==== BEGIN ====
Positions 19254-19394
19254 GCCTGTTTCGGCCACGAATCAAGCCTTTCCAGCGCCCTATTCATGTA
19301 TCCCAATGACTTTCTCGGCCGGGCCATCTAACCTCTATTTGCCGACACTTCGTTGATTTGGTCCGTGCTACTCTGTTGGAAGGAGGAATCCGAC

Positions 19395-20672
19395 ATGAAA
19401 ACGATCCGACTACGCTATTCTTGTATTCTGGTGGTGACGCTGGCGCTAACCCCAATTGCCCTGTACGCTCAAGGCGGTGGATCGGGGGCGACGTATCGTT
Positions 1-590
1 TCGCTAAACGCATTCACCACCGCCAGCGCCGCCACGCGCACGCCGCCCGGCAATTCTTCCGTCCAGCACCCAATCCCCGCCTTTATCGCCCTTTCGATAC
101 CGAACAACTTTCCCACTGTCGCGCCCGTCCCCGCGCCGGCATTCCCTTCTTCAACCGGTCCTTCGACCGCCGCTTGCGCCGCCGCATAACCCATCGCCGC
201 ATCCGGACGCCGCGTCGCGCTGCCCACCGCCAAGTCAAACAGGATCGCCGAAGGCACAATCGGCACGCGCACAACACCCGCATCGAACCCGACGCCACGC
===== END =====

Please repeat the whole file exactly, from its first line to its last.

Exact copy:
Positions 19254-19394
19254 GCCTGTTTCGGCCACGAATCAAGCCTTTCCAGCGCCCTATTCATGTA
19301 TCCCAATGACTTTCTCGGCCGGGCCATCTAACCTCTATTTGCCGACACTTCGTTGATTTGGTCCGTGCTACTCTGTTGGAAGGAGGAATCCGAC

Positions 19395-20672
19395 ATGAAA
19401 ACGATCCGACTACGCTATTCTTGTATTCTGGTGGTGACGCTGGCGCTAACCCCAATTGCCCTGTACGCTCAAGGCGGTGGATCGGGGGCGACGTATCGTT
Positions 1-590
1 TCGCTAAACGCATTCACCACCGCCAGCGCCGCCACGCGCACGCCGCCCGGCAATTCTTCCGTCCAGCACCCAATCCCCGCCTTTATCGCCCTTTCGATAC
101 CGAACAACTTTCCCACTGTCGCGCCCGTCCCCGCGCCGGCATTCCCTTCTTCAACCGGTCCTTCGACCGCCGCTTGCGCCGCCGCATAACCCATCGCCGC
201 ATCCGGACGCCGCGTCGCGCTGCCCACCGCCAAGTCAAACAGGATCGCCGAAGGCACAATCGGCACGCGCACAACACCCGCATCGAACCCGACGCCACGC